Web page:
Brighton First Memorial Garden

Monday, June 12, 2017

Answering the Right Questions for Church Giving

While the summer schedule at Brighton First may appear less full, church leaders remain active planning for the fall and winter. One group that does much of its work in the summer is the Stewardship Committee. Each year they will design and lead a campaign, asking members of Brighton First to make a financial commitment for the coming year. The campaign will be highlighted in worship in October.

In preparation, Ron Matkin, the Stewardship Committee Chair, and his team will design posters and worship images, create promotions pieces, letters and a narrative budget.

The Stewardship Committee works knowing that the motivations for sustained giving for a church have changed over the years. In the article The Right Questions for Church Leaders, Rosario Picardo suggests that church leaders keep in mind some questions that potential givers want to know.
                                                                                                                  
Does my giving make a difference?
This question is especially true for church members who are under 50. They have the expectation that the ministries they support are making a difference in the world. They want to be part of change for the better.                

Do I matter to my faith community?
Those who give generously feel a connection with their faith community. They feel as if they have a part in what is going on and that what they do and what they give matters. 

How will my resources be used?
While church members may not need the fine details found in the church budget, they do want to know that their time, talents and money are changing lives for the better and making disciples for Jesus Christ.

What is the vision I'm giving toward, and what is the plan for reaching it?
Like the previous question, church members want to know where the church is going and what the plan is to get there. Brighton First has a clear mission, to know, love and serve God. Our vision and strategic plan offer the direction and plan for where we are going. 

How can I get involved in the ministry I am supporting financially?
Today, being a part of church means much more than attending an hour-long worship service and giving a weekly offering. At Brighton First we expect that people desire to be in ministry, using their spiritual gifts and talents. Church leaders and staff work to connect people with ministries where they can grow in Christ and change the world. Our two primary places for initial connection are the Connection Cards that attendees fill out every Sunday and our web site.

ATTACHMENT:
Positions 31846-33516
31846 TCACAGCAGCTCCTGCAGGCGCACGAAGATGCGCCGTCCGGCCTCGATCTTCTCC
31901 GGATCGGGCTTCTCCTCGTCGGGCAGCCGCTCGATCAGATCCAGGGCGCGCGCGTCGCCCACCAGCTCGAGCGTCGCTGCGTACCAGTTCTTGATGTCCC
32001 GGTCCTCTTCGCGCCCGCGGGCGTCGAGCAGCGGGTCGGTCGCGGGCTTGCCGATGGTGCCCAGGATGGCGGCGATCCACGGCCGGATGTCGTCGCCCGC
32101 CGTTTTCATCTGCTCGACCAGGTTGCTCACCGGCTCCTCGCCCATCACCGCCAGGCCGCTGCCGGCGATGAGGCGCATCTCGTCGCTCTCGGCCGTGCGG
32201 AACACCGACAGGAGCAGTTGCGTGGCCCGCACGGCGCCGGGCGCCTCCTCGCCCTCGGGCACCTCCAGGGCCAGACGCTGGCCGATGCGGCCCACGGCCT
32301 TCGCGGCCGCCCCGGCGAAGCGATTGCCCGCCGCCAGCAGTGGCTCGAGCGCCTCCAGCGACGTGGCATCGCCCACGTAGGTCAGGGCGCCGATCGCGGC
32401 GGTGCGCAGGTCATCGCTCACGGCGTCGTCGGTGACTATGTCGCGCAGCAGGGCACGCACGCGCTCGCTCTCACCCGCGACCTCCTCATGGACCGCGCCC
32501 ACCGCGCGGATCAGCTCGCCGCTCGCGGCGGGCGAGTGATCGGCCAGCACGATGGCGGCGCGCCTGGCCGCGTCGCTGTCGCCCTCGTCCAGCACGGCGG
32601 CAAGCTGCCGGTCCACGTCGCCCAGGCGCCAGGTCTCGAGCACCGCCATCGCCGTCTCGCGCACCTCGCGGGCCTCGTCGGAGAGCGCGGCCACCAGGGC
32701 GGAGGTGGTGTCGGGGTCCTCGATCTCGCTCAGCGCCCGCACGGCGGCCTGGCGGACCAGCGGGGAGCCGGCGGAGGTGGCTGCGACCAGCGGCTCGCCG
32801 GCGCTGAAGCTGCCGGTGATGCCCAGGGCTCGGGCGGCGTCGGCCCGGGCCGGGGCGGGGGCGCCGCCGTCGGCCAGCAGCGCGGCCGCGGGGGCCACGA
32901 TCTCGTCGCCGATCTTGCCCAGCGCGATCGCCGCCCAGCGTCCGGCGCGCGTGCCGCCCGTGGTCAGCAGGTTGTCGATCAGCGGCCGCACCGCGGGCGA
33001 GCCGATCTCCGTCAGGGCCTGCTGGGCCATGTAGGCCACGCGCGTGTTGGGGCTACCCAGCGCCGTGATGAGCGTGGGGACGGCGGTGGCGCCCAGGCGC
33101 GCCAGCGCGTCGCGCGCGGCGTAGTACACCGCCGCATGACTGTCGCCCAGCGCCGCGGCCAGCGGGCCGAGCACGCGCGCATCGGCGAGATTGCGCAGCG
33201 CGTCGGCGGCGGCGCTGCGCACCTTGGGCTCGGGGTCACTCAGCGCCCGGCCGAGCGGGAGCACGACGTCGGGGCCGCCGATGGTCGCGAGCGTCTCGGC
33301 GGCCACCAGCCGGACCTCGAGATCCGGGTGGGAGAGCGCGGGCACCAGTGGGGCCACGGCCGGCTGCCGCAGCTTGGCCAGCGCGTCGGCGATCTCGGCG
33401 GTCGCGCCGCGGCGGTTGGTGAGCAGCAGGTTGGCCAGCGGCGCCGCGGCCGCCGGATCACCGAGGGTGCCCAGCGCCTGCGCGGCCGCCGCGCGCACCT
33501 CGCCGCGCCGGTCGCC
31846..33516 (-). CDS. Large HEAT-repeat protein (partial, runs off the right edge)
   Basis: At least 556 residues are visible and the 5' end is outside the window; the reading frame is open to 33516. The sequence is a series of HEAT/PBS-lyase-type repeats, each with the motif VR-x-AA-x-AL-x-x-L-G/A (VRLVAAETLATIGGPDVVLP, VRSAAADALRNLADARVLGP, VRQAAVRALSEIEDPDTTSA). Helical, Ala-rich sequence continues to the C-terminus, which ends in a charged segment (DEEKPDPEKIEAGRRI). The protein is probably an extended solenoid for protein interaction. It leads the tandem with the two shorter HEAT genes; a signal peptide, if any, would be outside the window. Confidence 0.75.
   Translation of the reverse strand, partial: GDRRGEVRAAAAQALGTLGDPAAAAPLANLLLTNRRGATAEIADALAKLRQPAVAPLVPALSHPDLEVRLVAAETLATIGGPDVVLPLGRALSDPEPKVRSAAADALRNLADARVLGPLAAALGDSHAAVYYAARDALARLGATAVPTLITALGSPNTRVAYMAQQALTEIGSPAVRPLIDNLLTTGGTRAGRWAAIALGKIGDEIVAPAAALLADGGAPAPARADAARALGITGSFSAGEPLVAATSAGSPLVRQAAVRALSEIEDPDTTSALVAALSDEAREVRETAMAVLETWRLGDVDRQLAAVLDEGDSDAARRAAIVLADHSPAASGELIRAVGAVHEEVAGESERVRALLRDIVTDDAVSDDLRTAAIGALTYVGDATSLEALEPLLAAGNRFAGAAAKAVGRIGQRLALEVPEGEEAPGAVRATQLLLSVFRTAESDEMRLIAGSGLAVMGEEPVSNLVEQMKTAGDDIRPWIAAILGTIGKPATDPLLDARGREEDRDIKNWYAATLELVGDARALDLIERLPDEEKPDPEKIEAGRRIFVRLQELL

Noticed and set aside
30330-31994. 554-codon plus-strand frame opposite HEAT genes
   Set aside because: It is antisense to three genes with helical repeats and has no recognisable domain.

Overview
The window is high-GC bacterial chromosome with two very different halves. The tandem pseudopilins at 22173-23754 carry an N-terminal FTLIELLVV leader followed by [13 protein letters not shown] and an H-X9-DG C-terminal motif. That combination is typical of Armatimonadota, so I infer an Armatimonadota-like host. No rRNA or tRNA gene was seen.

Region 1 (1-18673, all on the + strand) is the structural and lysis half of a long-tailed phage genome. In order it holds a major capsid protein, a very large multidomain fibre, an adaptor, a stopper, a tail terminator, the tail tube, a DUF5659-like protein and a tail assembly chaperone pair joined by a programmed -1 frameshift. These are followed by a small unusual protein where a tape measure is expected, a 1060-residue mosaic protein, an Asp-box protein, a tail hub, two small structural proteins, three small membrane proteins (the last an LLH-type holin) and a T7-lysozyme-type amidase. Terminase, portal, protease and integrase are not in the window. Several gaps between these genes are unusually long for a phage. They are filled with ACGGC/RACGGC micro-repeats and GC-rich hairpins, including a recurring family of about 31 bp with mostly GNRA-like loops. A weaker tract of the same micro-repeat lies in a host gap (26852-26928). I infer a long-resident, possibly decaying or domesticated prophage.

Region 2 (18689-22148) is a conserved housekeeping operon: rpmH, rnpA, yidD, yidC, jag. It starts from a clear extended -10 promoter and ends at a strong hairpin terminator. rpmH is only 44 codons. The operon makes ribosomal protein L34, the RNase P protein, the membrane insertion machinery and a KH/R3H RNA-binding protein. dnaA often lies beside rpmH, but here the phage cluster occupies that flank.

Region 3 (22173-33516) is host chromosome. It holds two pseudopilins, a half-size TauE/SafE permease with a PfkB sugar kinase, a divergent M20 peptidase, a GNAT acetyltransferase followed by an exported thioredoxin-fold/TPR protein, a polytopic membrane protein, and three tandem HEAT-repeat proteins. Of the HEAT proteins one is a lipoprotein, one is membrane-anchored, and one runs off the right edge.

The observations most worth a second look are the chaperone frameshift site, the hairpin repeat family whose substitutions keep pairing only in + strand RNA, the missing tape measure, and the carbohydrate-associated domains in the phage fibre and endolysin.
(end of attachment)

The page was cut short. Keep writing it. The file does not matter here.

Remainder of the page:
Friday, June 9, 2017

Prayer Valued in Worship

Brighton First is a community that values prayer. We believe that prayer is a primary way that we grow in relationship with God and experience God’s grace. On Sunday morning, people in worship are invited to complete Prayer Cards. Their concerns are lifted in prayer by clergy and/or our praying community. Prayer Quilts, created by our Prayers and Squares Quilt Ministry are tangible evidence of prayer. Worshipers are invited to tie knots in each quilt as they offer prayer for the quilt recipient. 

Words spoken in prayer during worship have traditionally been called “liturgy” which means “the work of the people.” We are very blessed at Brighton First that our worship prayers are written and offered by persons from the congregation. Each week, our worship hosts work to craft prayers that speak for the community and connect with God.

It is our practice to observe an extended time of silent prayer during worship. By measurement of real time, the silence may last 1 – 2 minutes, but in our sound-filled world, the time may seem longer! As we sit in silence together, we can speak our hearts to God or listen for God’s breath to move. The Holy Spirit is powerfully present when a congregation prays together.

In times of worship let the spoken prayers join our voices before our Lord and Savior. Settle into the time of silent prayer and feel God’s presence.

Memorial Day Prayers

On Memorial Day I visited a cemetery. It was not a cemetery where any of my loved ones are buried, but a cemetery near where I was staying in Grand Rapids. Since I'd asked the congregation that Sunday to visit the grave of a soldier and give thanks, I knew that wherever I was on Memorial Day, I wanted to take some time for prayers of thanks.

I sought out grave markers with flags flying above them. I looked for markers that had been given by the United States government, uniform bronze plaques, with name, rank, branch of service and, if the soldier was deployed during war or conflict, the name.

I began each graveside prayer with thanksgiving. I prayed for both men and women who had served in WWI, WWII, Korea and Vietnam. I prayed for one soldier who was killed in Vietnam. I also prayed for their families. I asked that no matter how long ago the person died, that someone on Memorial Day would say their name.

And at each grave I asked God that those who were left behind, children, nieces and nephews and friends, might carry within them the best of the soldier who had died. 

Isn't that something we can all ask for, that the best part of us might be passed on and carried on in others?